Hard Macro: Hard macros are already synthesized and sometimes placed and routed design blocks. Their implementation does not usually utilize the UPF, even though they are power aware and contain isolation cells, power switches, and power states, etc. When delivered they are usually HDL behavioral models accompanied by Liberty libraries. Liberty defines only partial implementation of power architectures and interface characteristics, such as related supply on logic ports, pg pins, etc.  Hard macros are often silicon proven and come with a pre-defined UPF file, with both pre-verified at the IP (block) level. However, in the UPF perspective, a hard macro is an IP block instantiated in the design with the UPF HDL attribute {UPF_is_hard_macro TRUE} or Liberty cell library attribute <is_macro_cell:true;>. Only the supplies, IO pins, and ports of hard macros are visible or accessible for integration and verification.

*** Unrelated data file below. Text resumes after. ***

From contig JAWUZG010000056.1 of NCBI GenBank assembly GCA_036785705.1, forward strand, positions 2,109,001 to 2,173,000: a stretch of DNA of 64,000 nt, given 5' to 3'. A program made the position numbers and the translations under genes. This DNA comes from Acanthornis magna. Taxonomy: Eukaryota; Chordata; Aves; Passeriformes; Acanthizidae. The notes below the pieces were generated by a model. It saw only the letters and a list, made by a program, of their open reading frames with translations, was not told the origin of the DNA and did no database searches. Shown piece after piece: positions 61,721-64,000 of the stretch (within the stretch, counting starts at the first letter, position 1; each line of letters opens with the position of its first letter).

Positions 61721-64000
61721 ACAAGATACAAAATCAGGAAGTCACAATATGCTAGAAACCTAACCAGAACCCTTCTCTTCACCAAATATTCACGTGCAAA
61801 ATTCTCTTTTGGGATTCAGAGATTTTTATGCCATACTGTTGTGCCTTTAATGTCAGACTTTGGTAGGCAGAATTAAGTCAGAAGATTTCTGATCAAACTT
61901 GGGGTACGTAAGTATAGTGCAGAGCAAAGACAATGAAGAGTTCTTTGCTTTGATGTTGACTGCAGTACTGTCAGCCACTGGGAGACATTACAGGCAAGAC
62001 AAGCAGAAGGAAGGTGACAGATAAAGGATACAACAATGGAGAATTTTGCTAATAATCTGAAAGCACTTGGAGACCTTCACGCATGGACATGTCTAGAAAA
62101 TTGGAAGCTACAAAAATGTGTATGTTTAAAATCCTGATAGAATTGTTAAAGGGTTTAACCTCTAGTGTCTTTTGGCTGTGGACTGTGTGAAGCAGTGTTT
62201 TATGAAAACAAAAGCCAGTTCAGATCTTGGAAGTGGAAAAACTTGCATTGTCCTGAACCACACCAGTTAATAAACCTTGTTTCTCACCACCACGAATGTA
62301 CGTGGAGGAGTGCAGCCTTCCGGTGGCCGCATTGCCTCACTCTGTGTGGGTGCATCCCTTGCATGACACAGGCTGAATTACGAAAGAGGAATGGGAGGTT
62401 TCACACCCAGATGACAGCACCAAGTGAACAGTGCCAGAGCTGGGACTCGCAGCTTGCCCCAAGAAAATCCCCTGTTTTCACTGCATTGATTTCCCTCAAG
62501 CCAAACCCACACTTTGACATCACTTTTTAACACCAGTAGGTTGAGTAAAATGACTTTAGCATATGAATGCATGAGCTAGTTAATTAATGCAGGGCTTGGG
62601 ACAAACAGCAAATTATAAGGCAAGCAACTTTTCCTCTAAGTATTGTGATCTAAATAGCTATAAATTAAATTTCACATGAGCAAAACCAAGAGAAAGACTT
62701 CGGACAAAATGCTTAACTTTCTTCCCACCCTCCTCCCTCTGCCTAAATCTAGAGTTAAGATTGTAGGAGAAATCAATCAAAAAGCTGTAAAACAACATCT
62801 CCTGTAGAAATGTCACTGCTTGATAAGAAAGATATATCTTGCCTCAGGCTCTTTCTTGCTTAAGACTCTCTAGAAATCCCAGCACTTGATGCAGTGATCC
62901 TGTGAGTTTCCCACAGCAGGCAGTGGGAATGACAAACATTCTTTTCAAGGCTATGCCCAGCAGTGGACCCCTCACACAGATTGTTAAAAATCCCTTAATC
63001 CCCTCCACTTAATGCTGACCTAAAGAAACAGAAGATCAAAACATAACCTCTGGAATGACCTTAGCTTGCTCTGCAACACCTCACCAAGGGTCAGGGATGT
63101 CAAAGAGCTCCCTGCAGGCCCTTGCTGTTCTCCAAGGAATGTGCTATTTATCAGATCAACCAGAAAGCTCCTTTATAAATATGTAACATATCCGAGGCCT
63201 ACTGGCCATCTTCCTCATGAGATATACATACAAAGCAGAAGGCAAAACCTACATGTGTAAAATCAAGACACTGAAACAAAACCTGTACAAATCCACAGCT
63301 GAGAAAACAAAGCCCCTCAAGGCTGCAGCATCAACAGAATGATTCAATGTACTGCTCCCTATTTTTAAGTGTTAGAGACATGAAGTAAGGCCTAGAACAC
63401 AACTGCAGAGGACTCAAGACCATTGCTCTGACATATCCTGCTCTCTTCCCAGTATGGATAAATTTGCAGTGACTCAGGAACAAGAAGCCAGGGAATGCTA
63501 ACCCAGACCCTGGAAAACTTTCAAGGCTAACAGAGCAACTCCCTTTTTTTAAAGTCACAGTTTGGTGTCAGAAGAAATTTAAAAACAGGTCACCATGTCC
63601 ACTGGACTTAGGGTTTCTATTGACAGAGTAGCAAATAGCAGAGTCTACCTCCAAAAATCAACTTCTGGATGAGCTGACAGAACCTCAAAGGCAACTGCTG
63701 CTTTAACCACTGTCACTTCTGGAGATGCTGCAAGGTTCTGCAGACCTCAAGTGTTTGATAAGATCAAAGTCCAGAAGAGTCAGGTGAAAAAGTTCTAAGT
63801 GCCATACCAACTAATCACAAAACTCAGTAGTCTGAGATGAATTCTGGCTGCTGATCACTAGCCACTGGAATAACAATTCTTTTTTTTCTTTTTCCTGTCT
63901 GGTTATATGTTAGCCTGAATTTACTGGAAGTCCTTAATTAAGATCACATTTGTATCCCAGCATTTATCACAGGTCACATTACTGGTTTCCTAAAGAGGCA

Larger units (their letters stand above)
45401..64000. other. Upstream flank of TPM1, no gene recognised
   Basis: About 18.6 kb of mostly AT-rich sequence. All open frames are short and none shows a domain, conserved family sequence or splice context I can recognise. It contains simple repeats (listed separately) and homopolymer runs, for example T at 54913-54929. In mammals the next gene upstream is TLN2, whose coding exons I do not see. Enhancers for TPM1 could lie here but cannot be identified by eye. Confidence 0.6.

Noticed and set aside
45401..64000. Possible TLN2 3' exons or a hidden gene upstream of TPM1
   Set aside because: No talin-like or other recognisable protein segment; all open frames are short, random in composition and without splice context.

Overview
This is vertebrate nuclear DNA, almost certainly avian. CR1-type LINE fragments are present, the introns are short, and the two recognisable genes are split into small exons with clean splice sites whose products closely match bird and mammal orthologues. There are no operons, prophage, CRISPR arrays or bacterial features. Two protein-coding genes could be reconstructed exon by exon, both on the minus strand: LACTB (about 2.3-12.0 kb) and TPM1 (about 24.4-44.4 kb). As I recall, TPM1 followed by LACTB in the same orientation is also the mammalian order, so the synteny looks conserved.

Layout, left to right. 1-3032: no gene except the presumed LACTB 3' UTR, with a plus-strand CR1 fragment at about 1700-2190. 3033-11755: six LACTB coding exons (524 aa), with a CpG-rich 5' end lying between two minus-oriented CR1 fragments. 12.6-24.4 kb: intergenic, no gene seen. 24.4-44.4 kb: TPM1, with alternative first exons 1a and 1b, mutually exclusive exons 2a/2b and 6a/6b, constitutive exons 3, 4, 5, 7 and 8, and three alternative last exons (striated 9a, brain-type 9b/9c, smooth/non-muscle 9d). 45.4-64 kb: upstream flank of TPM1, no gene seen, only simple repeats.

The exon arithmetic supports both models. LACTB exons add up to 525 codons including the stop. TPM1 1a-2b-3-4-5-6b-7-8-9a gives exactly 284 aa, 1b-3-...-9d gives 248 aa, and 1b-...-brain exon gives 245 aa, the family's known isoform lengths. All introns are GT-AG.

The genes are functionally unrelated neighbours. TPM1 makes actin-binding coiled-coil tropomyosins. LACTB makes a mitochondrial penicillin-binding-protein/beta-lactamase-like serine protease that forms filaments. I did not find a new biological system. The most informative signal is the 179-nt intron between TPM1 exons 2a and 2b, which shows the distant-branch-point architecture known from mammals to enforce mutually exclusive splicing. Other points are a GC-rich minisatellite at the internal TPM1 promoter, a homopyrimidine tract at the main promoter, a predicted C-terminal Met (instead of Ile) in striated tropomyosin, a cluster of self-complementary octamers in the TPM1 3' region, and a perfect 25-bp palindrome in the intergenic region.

Terminal Boundaries: Any macro boundary is considered to be a terminal boundary. This straightforward and prevailing concept completely detaches the inside constructs and outside interfaces of macros from the external world. Oftentimes, an accidental global access to the inside a macro through UPF commands can modify the supply net, supply states etc. within a macro and may trigger an avalanche of functional failures when the macro is used in SoC level. So terminal boundary makes inside of a macro a black box and the ports on boundary at outside as drivers and receivers. This is implicated through set_port_attributes -driver_supply/receiver_supply.